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North Korea's Longest Launch Yet; Senate GOP Advances Tax Plan; Giants Bench QB Eli Manning. Aired 4-4:30a ET

Aired November 29, 2017 - 04:00   ET



[04:00:19] SEN. LINDSEY GRAHAM (R), SOUTH CAROLINA: If we have to go to war to stop this, we will. And if there's a war with North Korea, because North Korea brought it on itself.


DAVE BRIGGS, CNN ANCHOR: North Korea claims its latest missile could reach the entire U.S. mainland. Defense secretary sounding the alarm and there's word of another nuclear test could be next. We're live in Seoul.


SEN. MITCH MCCONNELL (R-KY), MAJORITY LEADER: Think of sitting there with a Rubik's cube and trying to get to 50.


CHRISTINE ROMANS, CNN ANCHOR: A Rubik's cube. The Republicans clear a big hurdle with their tax plan, but leadership still need to satisfy lawmakers with all kinds of demands. Today, the president hits the road to sell tax cuts for corporations.

Good morning and welcome to EARLY START. I'm Christine Romans.

BRIGGS: I'm Dave Briggs. It is Wednesday, November 29th. It is 4:00 a.m. in the East.

Major news this morning no matter where you are in the United States, it appears you just might be in the range of a latest missile tested by North Korea. The Kim Jong-un regime claims the intercontinental ballistic missile tested yesterday is a new type top with what it called a super large heavy warhead capable of striking the U.S. mainland.

That threat reinforced by Defense Secretary James Mattis.


JAMES MATTIS, SECRETARY OF DEFENSE: It went higher frankly than any previous shot they've taken. It's the research and development effort on their part continues building ballistic missiles that could threaten everywhere in the world basically. (END VIDEO CLIP)

ROMANS: The launch was North Korea's first since September and it came despite repeated warnings from President Trump. After threatening, you'll recall, fire and fury in August, the president took a more measured tone yesterday.


DONALD TRUMP, PRESIDENT OF THE UNITED STATES: I will only tell you that we will take care of it. We have General Mattis in the room with us and we've had a long discussion on it. It is a situation that we will handle.


BRIGGS: Not every reaction was that tempered. One key senator saying the U.S. will go to war if it has to.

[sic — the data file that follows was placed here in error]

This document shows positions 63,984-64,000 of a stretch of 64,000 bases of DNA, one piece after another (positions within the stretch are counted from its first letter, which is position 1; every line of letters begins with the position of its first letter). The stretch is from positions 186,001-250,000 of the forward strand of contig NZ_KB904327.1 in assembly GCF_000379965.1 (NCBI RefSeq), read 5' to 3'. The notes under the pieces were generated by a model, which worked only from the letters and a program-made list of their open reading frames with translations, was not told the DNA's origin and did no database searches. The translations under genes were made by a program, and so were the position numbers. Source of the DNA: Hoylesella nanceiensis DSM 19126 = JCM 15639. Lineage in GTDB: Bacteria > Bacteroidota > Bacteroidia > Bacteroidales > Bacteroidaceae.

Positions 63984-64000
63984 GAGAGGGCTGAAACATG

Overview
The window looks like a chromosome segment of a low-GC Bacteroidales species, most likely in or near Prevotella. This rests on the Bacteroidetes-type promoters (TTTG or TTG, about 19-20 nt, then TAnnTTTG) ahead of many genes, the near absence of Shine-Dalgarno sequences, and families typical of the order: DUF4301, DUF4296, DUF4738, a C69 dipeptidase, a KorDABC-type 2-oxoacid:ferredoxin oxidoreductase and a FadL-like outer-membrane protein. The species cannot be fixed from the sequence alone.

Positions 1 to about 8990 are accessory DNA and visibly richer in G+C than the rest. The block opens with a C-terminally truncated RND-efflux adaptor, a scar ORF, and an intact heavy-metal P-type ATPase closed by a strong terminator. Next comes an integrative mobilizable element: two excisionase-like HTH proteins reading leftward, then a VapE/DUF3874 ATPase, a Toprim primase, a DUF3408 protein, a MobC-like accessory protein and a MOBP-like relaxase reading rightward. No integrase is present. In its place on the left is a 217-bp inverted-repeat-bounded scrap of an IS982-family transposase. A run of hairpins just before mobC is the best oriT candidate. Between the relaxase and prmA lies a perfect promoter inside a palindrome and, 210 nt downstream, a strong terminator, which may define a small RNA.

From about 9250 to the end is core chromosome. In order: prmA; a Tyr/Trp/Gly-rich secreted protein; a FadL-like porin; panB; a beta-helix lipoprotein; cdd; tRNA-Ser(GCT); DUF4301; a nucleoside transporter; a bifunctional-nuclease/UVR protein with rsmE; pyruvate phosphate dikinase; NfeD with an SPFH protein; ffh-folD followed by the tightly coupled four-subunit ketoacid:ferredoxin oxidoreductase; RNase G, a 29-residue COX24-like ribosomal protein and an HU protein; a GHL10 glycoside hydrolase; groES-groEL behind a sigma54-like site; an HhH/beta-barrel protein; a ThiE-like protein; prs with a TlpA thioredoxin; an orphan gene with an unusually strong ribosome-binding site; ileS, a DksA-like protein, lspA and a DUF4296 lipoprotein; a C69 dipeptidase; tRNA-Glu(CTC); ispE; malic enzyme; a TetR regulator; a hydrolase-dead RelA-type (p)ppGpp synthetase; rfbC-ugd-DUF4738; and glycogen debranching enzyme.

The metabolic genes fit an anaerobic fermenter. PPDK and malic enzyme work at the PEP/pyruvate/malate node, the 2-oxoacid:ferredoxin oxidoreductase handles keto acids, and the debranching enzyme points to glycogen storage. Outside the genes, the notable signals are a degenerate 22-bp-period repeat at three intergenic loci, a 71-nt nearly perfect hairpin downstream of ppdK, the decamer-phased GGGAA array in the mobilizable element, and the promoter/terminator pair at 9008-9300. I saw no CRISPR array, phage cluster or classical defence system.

International correspondent Paula Newton following all the latest for us. She joins us live from Seoul.

Good morning to you, Paula.


You know, if North Korea hadn't been front and center for the Trump administration the last few weeks, welcome to their Wednesday morning. You know, in the last few hours, North Korea took to the airways to, of course, boast that they could hit anywhere in the United States and, of course, the U.S. and South Korea have agreed with them.

What is so significant is the amount of progress they've made on this missile, in such a short period of time, really catching some experts off-guard in the last few months, and specifically with this missile. You know, going some 2,800 miles, as Mattis said, further in the sky than any had gone before. It was in the air for nearly an hour. During that hour, the South Korea military was on high alert and was retaliating in a fashion symbolically, hitting the same target with three missiles to prove that if it wanted to retaliate, it could.

But there we get to another point. We heard Senator Graham there saying this could lead to war. We are now getting reaction here from the region and it won't come as in surprise that China has the same reaction that they, of course, condemn what North Korea is doing, but saying that there is no military option here.

So, where does that leave the Trump administration? It is a good question. I can tell you here in South Korea from speaking to officials that they want to see the rhetoric tempered down. They want to try and head off any provocations especially with those Olympics happening in February.

For that reason, they are trying to get the parties to table and perhaps thinking the unthinkable. Something that the Trump administration said would never happen on their watch and that is that North Korea would in fact become a nuclear player.

BRIGGS: Stakes raised yet again. Paula Newton live for us this morning -- thank you.

Meanwhile, a sobering warning from Senator Lindsey Graham in the wake of this provocation.


GRAHAM: The president is not going to allow North Korea to have a nuclear weapon in their hands that can hit America with an ICBM, that can make it to United States. And if we have to go to war to stop this, we will. And if there's a war with North Korea, it will be because North Korea brought it on itself and we're headed toward a war if things don't change.


BRIGGS: President Trump also tweeting last night, tying the North Korea nuclear threat to the possibility of a government shutdown over a funding bill fight in Congress. He says, quote: After a North Korea missile launch, it's more important to fund our government and military. Dems shouldn't hold troops funding hostage for amnesty and illegal immigration.

[04:05:01] ROMANS: Plans for a meeting on government funding between the president and leaders of both parties took a turn yesterday when Democrats Chuck Schumer and Nancy Pelosi decided to back out.

Well, the reason, well, this tweet from the president right before that meeting. The president blasting both of them and concluding, I don't see a deal.

The federal government is set to shut down on December 8th unless Congress can pass a spending bill.

BRIGGS: Republicans making progress in one significant area and that is a big one, their tax bill. The measure passed a key vote in the Senate Budget Committee on a straight party line vote. Many Capitol Hill Republicans heaping praise on the president for his efforts, even some who are often critical of him like one GOP aide who tells us, quote: Give us credit where it's due. He was coherent. He knew the issues and more than anything else, he helped us credit where it's due.